The capital of the island, Saint-Martin-de-Ré, is the cutest town that is full of individual shops, Instagrammable houses and a picture-perfect marina. The marina, full of sailboats with flapping rigs, is hemmed with restaurants that all serve pretty much the same: fresh mussels, catch of the day and French favorites.

Which one to choose is not that important, although personally I return to La Marine to snack while enjoying the view from the terrace over the marina, the small island in the marina and the world passing by. This is French summer at its best.

6. Restaurant La Grotte, Trans-En-Provence

Spectacular to be in a cave

Thus, we have had rivers, ramparts, lakes and islands; what is missing is a mountain cave. To find it, you can pick your way through the many restaurants in the Dordogne, where cave dwelling has long been and still is a thing, but I’ve mentioned the Dordogne before, so this one is in Provence.

East of Aix-en-Provence and just north of Saint-Tropez, little Trans-en-Provence enjoys an amazing natural setting, with the Artuby river tumbling down wild cliffs, tumbling under the old bridge, and with rocky outcrops everywhere, revealing the mountainous setting of the area.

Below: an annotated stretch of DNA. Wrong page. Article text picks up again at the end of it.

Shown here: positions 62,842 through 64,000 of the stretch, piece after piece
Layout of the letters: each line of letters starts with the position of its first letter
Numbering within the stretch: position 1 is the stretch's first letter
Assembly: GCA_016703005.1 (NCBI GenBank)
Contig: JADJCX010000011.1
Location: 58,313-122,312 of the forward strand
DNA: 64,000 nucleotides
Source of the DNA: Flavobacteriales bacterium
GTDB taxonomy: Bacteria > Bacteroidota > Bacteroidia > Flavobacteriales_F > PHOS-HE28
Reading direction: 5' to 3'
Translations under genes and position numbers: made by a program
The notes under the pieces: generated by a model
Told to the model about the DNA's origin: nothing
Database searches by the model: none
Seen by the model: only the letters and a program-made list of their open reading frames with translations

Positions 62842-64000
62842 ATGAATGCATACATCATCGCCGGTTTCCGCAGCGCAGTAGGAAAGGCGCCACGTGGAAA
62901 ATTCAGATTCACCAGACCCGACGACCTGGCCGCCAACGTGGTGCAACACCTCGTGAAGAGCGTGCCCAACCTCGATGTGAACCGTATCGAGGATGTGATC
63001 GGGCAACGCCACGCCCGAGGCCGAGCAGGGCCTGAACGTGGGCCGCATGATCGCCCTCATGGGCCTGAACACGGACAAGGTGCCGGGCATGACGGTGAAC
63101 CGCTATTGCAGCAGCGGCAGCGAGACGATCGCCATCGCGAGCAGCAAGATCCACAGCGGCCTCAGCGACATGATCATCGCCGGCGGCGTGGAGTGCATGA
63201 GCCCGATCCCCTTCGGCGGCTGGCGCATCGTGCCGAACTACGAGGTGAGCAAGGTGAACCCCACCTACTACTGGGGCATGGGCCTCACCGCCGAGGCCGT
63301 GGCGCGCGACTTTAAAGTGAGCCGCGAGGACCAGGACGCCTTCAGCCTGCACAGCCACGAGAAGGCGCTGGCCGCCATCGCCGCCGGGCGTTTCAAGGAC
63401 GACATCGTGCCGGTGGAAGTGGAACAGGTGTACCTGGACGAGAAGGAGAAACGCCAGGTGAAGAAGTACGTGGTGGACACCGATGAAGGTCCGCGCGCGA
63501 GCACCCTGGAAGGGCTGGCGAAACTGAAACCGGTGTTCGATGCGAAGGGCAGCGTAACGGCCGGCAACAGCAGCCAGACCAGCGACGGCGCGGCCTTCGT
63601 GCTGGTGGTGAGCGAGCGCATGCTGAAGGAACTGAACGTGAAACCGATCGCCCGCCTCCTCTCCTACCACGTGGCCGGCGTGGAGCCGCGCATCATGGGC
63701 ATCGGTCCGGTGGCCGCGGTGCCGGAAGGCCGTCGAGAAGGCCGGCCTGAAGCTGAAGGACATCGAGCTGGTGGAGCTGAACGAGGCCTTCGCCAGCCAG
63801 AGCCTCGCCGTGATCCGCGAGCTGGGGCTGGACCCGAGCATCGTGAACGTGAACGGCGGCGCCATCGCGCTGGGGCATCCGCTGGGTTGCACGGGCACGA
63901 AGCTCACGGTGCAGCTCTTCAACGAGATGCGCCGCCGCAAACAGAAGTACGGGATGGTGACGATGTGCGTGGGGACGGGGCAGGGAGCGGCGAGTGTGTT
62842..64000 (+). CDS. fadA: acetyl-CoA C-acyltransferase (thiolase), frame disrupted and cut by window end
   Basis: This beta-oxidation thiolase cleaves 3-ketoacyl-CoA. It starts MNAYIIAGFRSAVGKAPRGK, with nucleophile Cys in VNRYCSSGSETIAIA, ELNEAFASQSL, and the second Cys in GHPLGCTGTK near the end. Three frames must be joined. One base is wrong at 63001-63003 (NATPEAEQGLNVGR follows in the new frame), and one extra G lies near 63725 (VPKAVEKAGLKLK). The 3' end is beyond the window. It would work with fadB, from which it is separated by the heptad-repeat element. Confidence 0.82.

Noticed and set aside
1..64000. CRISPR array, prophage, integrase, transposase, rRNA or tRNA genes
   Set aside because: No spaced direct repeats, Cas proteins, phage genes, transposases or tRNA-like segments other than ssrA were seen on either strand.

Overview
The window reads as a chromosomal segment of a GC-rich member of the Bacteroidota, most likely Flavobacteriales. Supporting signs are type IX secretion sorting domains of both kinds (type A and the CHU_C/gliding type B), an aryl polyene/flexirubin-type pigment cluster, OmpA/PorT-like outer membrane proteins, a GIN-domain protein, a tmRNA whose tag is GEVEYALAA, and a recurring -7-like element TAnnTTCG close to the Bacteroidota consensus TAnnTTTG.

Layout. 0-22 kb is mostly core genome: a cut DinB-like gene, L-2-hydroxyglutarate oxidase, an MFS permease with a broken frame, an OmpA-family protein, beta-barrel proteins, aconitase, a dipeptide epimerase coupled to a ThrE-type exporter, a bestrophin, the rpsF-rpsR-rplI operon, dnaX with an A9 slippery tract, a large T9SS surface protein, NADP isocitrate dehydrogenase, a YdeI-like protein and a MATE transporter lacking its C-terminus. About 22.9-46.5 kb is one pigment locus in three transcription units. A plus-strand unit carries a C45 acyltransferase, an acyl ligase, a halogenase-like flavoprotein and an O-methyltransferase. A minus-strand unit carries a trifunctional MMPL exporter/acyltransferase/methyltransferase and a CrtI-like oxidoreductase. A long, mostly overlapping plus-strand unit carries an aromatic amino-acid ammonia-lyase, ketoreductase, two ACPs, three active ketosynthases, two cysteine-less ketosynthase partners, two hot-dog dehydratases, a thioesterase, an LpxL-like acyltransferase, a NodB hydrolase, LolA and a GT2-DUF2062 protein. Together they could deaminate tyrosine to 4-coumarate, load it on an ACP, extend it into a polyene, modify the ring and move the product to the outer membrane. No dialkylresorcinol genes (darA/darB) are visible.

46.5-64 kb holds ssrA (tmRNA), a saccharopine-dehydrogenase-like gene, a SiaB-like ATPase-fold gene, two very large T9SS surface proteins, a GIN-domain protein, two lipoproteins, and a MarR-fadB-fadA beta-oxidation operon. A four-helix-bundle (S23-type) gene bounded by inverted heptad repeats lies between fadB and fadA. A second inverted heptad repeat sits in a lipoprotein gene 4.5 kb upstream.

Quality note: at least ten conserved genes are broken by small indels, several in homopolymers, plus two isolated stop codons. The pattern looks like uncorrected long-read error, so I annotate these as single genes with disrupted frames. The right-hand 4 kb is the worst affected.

The restaurant La Grotte, la Cave, is dug into the rock, which makes it a magical setting. Cuisine inspired by France and neighboring Italy and Spain, the cuisine is hearty and good. And if you’re feeling a little claustrophobic in the cave surrounded by rocks, they also have a fabulous terrace where guests can breathe in the fresh air.

The Louvre Pyramid seen from Café Marly

Photo credit: Ulrike Lemmin-Woolfrey

7. Cafe Marly, Paris

Spectacular For Setting And Views

Finally, probably the my go-to restaurant in Paris when I want to wow someone without breaking the bank is Café Marly under the arcades of the Louvre. Overlooking the Louvre pyramid, this place is utterly chic, full of people to see and so photogenic. Just go up to the bathroom and take a look out the window; it’s incredibly Instagramable, and yes, I posted from there.

The food is good, nothing fancy, and for lunch just have a glass of champagne and an omelette, a perfect and affordable combination. Service is a little slow, but that’s all the better because it gives you an excuse to linger and watch the Louvre queue go by, people standing at the bollards posing for photos, and iconic Paris spread out in front of you.

Last word: If a restaurant in France is open for lunch and dinner, it is always more economical to opt for the Fixed price menu, where you can opt for a two- or three-course meal at a fraction of the price of the a la carte selections. And the dishes featured on these daily changing menus always reflect the best the market had to offer that morning. They are therefore not only cheaper, but often much better than staple foods such as steak frites.